• By: Hank Stout
  • Published: October 2016

Bicycling is a fun activity for the whole family, but safety is paramount any time you ride. With the recent media coverage of brain and head injuries associated with all types of actives, you probably already recognize the importance of wearing a helmet and staying alert, so today we’re going to focus on the laws in Texas regarding cycling.

First, the basics:

Tex. Transp. Code § 551.101 establishes the fact that bikes are entitled to all rights and obligated to all duties of the road that apply to a motor vehicle. Specific rights or duties may be altered by the Texas Transportation Code, or when a right or duty applicable to a driver by its nature cannot apply to a cyclist.

In short, this tell us that when riding a bicycle, we are operating a vehicle in the eyes of the law. But to better understand the specifics of cycling in Texas, you must take a closer look at the Transportation Code. Check it out:

  • A person operating a bicycle, if moving slower than traffic, shall ride as near as practicable to the right curb or edge of the roadway. By definition, roadway does not include the shoulder of the road.
  • A person operating a bicycle shall ride only on or astride a permanent and regular seat attached to the bicycle.
  • A person may not use a bicycle to carry more persons than the bicycle is designed or equipped to carry.
  • A person operating a bicycle, coaster, sled or toy vehicle, or using roller skates may not attach either the person or the bicycle, coaster, sled or toy vehicle, or roller skates to a streetcar or vehicle on the roadway.
  • A person operating a bicycle may not carry any object that prevents the operator from keeping at least one hand on the handlebars.
  • Bicyclists must use hand signals to signal their intent to stop, turn left, or turn right. The bicyclist must use the following signals:
    1. Stop – Extend the left hand and arm downward
    2. eft Turn – Extend the left hand and arm horizontally
    3. Right Turn – Extend the left hand and arm upward, or extend the right arm horizontally
  • Every bike must be equipped with a brake capable of making a braked wheel skid on dry, level, clean pavement.
  • A person may not operate a bicycle at nighttime unless the bicycle is equipped with the following:
    1. Headlamp – a lamp on the front of the bicycle that emits a white light visible from a distance of at least 500 feet in front of the bicycle.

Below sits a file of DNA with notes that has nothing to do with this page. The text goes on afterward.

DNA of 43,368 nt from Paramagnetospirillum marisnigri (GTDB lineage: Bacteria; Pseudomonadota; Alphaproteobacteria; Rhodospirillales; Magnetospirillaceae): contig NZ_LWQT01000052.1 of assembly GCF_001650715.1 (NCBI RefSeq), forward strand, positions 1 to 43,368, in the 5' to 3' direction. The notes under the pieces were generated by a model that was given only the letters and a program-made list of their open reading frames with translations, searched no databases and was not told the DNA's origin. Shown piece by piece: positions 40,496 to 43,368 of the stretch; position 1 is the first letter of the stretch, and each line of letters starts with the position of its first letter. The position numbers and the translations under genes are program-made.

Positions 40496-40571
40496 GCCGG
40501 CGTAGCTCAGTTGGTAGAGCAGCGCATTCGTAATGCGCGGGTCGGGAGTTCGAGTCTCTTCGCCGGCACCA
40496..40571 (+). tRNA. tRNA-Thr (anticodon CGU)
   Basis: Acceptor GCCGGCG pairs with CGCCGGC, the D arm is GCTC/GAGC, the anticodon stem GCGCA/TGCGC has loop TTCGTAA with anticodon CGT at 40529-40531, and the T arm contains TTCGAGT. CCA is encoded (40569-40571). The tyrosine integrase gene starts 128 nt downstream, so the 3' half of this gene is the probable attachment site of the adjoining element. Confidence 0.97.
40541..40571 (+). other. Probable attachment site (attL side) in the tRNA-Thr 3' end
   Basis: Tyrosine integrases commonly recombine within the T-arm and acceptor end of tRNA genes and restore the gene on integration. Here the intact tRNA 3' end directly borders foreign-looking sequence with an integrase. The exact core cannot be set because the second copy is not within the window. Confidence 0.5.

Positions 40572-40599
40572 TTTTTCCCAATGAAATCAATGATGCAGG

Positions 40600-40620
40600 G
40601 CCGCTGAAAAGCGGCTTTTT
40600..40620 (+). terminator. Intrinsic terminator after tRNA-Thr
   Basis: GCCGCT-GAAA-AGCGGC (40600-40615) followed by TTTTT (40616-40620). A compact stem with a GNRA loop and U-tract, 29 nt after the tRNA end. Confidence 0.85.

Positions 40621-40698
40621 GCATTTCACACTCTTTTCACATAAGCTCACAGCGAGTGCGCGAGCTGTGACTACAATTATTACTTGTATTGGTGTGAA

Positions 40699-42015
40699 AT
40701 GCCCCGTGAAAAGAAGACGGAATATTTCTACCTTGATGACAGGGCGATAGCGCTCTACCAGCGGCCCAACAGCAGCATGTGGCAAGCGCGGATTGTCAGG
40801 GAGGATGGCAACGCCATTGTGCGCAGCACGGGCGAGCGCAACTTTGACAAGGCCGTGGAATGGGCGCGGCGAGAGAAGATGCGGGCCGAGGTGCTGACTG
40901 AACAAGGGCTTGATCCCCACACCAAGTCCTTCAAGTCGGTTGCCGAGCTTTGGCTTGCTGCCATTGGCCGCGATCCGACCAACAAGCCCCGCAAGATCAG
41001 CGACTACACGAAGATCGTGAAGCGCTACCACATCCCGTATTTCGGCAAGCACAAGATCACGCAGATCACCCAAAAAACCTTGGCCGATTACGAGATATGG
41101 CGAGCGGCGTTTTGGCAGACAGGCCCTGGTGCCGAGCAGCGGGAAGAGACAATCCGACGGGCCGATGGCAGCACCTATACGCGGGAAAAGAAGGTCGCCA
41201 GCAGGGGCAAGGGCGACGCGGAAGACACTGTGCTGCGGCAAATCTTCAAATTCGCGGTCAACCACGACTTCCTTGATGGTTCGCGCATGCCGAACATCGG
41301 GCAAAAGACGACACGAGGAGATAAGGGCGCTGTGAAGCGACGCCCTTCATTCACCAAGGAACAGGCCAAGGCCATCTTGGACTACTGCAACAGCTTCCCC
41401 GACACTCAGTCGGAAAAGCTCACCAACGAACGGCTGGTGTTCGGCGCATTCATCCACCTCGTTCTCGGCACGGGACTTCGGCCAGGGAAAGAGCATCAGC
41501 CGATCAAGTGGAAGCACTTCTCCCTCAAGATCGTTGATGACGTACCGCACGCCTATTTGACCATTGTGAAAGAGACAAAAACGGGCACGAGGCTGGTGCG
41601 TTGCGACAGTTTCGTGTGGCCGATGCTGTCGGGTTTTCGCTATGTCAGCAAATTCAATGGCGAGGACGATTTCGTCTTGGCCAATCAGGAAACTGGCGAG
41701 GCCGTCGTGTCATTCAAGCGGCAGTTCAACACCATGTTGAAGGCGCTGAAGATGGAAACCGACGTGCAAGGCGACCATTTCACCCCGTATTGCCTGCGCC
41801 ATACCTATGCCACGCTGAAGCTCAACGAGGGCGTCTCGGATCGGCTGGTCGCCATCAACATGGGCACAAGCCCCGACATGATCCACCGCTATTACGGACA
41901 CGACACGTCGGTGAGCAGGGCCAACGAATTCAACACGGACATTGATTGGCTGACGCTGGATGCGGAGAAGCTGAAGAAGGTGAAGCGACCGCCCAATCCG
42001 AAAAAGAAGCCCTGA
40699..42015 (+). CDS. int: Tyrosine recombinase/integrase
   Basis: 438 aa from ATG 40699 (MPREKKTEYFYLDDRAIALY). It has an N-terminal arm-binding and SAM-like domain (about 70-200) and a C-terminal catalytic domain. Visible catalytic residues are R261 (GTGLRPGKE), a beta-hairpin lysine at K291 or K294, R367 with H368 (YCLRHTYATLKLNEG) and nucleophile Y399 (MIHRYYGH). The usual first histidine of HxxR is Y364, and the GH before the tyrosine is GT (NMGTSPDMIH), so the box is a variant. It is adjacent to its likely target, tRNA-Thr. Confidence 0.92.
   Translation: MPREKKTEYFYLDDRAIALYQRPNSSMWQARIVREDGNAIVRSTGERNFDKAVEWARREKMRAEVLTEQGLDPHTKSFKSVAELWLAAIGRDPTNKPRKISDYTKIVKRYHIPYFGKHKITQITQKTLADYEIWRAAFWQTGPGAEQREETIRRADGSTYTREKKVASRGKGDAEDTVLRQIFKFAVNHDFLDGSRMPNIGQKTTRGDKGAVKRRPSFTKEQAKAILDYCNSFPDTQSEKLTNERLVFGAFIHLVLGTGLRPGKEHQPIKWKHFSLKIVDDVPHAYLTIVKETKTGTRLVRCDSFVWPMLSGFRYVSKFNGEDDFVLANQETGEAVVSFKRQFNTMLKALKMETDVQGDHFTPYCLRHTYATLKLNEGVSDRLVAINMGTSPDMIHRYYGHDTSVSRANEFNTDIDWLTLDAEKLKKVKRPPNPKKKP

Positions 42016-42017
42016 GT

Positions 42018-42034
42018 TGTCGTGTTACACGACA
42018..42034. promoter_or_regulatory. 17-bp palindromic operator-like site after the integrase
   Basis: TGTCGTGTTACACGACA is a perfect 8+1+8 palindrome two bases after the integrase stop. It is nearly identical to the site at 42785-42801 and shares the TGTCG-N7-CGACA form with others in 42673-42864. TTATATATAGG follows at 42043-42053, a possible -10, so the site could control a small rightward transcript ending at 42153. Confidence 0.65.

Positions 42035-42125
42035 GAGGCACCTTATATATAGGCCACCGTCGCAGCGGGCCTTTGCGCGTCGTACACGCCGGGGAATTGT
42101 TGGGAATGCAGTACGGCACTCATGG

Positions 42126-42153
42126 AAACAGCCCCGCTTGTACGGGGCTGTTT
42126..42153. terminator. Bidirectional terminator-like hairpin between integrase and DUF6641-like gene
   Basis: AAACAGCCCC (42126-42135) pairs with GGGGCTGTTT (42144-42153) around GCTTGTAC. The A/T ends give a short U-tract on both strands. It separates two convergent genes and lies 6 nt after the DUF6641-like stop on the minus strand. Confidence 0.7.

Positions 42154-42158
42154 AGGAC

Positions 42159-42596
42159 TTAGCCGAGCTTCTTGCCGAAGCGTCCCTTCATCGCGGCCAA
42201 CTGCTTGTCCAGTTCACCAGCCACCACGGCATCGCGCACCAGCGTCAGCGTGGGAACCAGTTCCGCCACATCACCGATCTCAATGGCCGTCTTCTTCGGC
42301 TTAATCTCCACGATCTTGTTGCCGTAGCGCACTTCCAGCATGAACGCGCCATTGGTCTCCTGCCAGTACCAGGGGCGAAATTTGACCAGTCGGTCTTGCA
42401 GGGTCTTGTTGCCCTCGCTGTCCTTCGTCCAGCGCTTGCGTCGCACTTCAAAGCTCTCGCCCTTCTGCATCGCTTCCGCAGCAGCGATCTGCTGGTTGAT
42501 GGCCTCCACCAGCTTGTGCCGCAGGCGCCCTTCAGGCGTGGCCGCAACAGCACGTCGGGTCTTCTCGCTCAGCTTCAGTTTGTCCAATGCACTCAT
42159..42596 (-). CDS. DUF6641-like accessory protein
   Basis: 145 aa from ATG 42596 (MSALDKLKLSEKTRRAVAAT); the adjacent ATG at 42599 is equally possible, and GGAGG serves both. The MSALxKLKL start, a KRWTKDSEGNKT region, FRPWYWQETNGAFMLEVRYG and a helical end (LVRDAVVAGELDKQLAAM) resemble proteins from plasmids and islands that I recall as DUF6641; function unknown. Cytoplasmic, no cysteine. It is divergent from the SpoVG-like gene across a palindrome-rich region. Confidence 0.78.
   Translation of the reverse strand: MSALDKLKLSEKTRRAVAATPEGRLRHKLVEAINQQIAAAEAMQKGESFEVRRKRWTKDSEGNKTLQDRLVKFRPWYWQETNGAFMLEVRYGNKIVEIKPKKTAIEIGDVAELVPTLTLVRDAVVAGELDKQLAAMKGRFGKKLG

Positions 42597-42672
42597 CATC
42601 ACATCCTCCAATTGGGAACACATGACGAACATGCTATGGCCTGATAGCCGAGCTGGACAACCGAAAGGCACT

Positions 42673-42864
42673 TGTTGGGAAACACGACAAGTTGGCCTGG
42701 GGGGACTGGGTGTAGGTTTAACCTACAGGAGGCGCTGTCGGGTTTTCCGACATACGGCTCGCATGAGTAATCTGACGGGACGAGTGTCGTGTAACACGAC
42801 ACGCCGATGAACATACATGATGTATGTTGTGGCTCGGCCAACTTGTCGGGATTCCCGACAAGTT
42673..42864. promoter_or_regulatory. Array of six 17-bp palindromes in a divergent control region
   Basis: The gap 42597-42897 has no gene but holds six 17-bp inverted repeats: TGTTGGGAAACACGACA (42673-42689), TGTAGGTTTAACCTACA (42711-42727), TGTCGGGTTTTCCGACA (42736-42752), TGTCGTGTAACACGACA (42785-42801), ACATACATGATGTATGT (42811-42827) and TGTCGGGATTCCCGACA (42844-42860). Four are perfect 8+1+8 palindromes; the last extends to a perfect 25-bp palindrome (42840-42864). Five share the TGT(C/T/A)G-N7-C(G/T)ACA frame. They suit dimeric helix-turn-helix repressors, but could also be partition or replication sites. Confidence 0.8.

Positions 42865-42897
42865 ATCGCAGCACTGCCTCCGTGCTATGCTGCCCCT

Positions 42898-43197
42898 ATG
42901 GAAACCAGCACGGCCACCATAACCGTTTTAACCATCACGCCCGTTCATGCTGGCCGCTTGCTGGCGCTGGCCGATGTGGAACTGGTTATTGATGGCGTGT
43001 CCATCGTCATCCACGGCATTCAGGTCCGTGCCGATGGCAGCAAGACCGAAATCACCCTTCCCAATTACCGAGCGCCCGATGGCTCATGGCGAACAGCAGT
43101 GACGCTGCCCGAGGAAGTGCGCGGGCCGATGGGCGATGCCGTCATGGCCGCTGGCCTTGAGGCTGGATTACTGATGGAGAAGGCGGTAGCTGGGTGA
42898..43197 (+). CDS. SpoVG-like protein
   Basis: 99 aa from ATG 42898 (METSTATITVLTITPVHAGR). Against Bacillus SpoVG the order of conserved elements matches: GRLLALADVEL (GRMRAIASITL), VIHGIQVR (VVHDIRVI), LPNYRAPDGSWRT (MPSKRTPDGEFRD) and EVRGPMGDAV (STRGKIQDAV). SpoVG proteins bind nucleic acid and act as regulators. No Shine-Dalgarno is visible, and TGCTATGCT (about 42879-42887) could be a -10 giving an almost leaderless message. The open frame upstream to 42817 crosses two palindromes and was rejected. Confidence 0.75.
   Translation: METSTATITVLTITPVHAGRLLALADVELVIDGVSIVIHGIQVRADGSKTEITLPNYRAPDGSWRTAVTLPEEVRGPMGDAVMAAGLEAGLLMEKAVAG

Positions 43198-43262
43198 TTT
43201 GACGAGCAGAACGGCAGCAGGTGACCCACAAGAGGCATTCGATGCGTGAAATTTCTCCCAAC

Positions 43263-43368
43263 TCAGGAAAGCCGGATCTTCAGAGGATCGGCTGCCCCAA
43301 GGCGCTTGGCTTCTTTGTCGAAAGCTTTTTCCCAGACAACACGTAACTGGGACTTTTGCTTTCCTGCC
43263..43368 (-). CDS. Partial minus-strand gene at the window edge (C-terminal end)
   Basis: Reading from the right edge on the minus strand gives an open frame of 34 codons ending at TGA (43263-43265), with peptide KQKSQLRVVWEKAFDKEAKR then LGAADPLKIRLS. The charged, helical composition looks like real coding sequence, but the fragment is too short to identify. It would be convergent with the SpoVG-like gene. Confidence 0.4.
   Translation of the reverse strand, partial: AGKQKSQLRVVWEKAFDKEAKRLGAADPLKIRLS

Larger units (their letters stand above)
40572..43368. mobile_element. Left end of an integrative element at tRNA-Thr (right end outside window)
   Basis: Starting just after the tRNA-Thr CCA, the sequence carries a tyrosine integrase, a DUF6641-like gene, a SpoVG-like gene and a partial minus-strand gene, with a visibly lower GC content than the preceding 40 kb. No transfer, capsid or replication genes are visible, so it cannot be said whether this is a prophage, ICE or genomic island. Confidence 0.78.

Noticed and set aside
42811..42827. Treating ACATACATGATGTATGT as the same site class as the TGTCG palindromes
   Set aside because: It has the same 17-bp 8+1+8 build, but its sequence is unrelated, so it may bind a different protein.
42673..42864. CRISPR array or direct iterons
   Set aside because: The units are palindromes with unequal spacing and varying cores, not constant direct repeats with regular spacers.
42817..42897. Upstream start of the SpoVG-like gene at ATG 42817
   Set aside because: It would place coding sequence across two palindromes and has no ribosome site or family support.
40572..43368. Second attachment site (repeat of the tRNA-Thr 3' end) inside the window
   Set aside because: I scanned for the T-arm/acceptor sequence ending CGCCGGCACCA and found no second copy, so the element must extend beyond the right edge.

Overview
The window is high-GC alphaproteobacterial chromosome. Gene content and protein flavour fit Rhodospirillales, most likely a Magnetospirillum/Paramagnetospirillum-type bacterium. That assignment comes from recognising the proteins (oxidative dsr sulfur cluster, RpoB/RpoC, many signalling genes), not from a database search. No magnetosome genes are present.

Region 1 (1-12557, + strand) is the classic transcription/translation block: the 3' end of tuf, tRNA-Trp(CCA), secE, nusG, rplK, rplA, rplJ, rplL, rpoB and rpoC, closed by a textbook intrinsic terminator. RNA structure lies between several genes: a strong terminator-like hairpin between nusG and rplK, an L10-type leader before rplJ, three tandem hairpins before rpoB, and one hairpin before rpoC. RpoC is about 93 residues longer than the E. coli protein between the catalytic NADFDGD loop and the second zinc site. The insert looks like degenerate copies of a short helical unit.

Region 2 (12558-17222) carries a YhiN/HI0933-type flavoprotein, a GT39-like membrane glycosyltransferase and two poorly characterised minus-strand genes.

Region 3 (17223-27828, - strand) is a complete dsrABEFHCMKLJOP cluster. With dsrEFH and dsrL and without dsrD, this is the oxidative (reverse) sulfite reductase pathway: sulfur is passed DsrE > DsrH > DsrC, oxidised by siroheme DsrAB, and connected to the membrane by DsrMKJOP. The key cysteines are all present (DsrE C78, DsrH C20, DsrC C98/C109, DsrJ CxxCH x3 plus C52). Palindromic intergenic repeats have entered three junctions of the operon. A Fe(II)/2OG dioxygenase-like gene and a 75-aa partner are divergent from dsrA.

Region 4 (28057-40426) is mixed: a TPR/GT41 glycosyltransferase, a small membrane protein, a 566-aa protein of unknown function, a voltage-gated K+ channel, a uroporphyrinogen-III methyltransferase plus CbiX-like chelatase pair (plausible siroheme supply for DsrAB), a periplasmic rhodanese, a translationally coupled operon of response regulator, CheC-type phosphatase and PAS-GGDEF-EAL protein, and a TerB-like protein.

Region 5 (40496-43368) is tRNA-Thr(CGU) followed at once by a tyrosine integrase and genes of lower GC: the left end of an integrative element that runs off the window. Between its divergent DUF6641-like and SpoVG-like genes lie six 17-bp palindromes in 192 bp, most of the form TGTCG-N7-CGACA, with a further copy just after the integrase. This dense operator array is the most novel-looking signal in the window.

2. Red Reflector/Red Lamp – A bicycle must be equipped with either a red reflector which is visible from a distance of 300 feet from the rear of the bicycle, or a red lamp visible from a distance of 500 feet from the rear of the bicycle.

The laws above should help you understand the ins and outs of cycling in Texas. Remember – you can be ticketed if you are not following the rules of the road. More importantly, these rules are designed to keep you safe and prevent accidents.

Here are a couple of other interesting legal facts you may want to know:

  • There is no Texas law prohibiting cycling on sidewalks, but local municipalities do sometimes have ordinances against this. Pay attention to signage, and contact local law enforcement if you have a question. A person may stop, stand, or park a bicycle on a sidewalk if it does not impede normal and reasonable movement.
  • Even when a bike path is adjacent to the roadway, a cyclist does not have to use it. So long as the rider is adhering to all listed rules of the road and bike laws, they are entitled to all rights of the roads that apply to cars, including access.

About the Author

Hank Stout is a founding partner at Sutliff & Stout, Injury & Accident Law Firm. Hank earned his doctor of jurisprudence from South Texas College of Law in 2004. He was recognized by SuperLawyers as a Rising Star from 2012-2014. He has earned a Superb rating by Avvo, and is a member of the Million Dollar Advocates Forum. To learn more, read Hank's full bio here.

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